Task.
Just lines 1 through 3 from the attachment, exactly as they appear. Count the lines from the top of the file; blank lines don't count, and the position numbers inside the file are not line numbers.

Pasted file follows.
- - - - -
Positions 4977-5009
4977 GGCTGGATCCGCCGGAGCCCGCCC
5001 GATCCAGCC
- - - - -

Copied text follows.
Positions 4977-5009
4977 GGCTGGATCCGCCGGAGCCCGCCC
5001 GATCCAGCC